The Missionary Monk, Part 1
Past Pastors: Fr. Clarence Meyer, OSB (1932-1934, 1934-1942)
Published on May 31-June 1, 2014 in the Parish Bulletin of Saint Andrew Catholic Church, Harrodsburg KY
The Right Rev. Bernard Menges, OSB (1866-1933), the second abbot of Saint Bernard Abbey (1904-1933), sent Fr. Clarence Meyer, OSB, in 1932 to replace Fr. Norbert Russwurm, OSB (1893-1963), as the associate pastor at Saints Peter and Paul Church in Danville, Kentucky, after the latter returned to the abbey to teach at the school. Fr. Clarence, OSB, would serve as the associate there for two years, ministering primarily to the two missions here in Mercer County, Saint Nicholas in Rose Hill and Saint Andrew in Harrodsburg. In 1934, he was appointed pastor of these two Churches, becoming our first resident pastor since 1919.
The Rev. Clarence Meyer, OSB, was born on July 25, 1899 in Regensburg (also known historically as Ratisbon), Bavaria, Germany, and received the name Joseph at his baptism. He emigrated at the age of eleven from Bremen, Germany, and arrived in New York City on board the SS Kaiser Wilhelm II on September 27, 1910.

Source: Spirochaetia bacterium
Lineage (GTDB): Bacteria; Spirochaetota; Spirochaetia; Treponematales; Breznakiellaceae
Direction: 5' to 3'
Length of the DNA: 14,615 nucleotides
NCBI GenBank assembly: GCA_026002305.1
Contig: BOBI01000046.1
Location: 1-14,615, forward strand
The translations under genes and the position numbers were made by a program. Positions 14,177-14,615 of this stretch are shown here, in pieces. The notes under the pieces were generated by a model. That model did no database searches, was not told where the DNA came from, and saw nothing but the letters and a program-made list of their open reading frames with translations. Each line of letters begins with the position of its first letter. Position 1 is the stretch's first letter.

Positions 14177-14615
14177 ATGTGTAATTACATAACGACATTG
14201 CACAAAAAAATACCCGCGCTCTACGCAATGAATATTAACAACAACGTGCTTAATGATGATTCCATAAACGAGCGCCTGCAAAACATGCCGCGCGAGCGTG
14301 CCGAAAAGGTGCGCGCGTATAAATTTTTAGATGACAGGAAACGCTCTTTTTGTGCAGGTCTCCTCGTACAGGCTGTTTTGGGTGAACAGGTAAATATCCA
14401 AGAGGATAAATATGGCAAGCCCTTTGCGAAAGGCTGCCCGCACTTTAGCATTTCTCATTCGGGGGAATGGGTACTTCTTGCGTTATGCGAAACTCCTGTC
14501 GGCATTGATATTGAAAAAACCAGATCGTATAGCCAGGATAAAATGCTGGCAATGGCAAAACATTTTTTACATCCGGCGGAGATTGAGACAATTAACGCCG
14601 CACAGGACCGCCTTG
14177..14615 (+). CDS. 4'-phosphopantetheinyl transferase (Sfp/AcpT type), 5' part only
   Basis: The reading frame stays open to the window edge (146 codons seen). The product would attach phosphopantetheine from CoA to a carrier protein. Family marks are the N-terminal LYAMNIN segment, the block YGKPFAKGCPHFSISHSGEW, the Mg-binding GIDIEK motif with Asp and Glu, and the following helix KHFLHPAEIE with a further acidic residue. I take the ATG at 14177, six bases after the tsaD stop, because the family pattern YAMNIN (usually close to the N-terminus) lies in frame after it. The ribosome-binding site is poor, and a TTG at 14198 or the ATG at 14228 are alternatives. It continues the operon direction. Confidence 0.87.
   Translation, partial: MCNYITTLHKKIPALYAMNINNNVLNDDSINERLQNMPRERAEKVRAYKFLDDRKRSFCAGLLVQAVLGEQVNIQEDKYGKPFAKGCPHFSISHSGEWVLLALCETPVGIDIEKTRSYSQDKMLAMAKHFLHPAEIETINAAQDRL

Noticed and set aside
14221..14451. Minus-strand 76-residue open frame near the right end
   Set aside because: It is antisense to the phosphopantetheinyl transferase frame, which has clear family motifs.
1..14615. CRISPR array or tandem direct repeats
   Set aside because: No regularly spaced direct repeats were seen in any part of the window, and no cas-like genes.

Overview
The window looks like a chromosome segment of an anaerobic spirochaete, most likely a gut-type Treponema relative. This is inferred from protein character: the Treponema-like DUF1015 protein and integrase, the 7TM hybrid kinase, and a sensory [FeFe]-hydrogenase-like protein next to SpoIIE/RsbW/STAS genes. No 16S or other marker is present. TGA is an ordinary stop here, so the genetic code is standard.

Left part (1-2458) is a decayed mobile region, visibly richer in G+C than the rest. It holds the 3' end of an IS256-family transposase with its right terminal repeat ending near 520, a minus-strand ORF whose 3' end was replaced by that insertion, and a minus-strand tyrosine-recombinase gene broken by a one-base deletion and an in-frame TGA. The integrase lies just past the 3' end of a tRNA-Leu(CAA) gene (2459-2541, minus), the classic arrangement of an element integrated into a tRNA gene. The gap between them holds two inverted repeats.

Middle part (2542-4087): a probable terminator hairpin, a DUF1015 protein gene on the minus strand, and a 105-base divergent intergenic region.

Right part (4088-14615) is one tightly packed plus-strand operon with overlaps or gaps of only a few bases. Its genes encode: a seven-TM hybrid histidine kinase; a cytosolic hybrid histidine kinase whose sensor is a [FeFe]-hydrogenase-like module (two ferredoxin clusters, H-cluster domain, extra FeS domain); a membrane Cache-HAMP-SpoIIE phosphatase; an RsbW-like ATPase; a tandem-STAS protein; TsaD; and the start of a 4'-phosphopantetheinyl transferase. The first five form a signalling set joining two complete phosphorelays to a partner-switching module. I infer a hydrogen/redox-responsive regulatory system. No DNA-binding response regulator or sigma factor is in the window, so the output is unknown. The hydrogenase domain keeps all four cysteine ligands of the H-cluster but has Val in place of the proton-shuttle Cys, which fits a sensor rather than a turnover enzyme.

Joseph Meyer professed his vows as a monk of the Order of Saint Benedict (OSB) on July 11, 1918 at Saint Bernard Abbey in Cullman, Alabama, and took the name Clarence in religion. He was ordained to the priesthood on May 3, 1923 by the Right Rev. Edward P. Allen (1853-1926), the fifth Bishop of Mobile (1897-1926).
Fr. Clarence, OSB, started out as a teacher of physics and philosophy at Saint Bernard’s before the abbot sent him to serve in the missions. He would spend the rest of his life as a missionary in Kentucky, Mississippi, Ohio, and Alabama, building beautiful Churches in these states that were paid off before their dedications.
He was first sent in 1926 to serve under the Rev. Placidus Becker, OSB (1873-1948), who was then the pastor (1922-1936) of Sacred Heart Church in Corbin, Kentucky. He took the place of Fr. Norbert, OSB, as associate pastor in Corbin as he later would in Danville. He served there in Corbin until 1932, when he left to assist the Rev. Sebastian Siemer, OSB (1876-1936), at Saints Peter and Paul Church.
This missionary monk is remembered for his ministry to the first and second generation Italian immigrants at Saint Boniface Church in Jellico, Tennessee, the mission then of Sacred Heart Church that covered the southern portion of Whitley County in Kentucky as well as Campbell County in Tennessee. The people there “did not have the facilities to practice their religion formally,” but “they considered it a must to have their children baptized and to marry and be buried in the Catholic Rite.” Fr. Clarence, OSB, firmly believed that it would be best for the priest to go to the people if the people could not come to the priest. Thus, he was known to hitch a ride on trains, going as far as these would take him, and then he would walk the railroad tracks or ride a mule to a home where he would offer the Sacraments.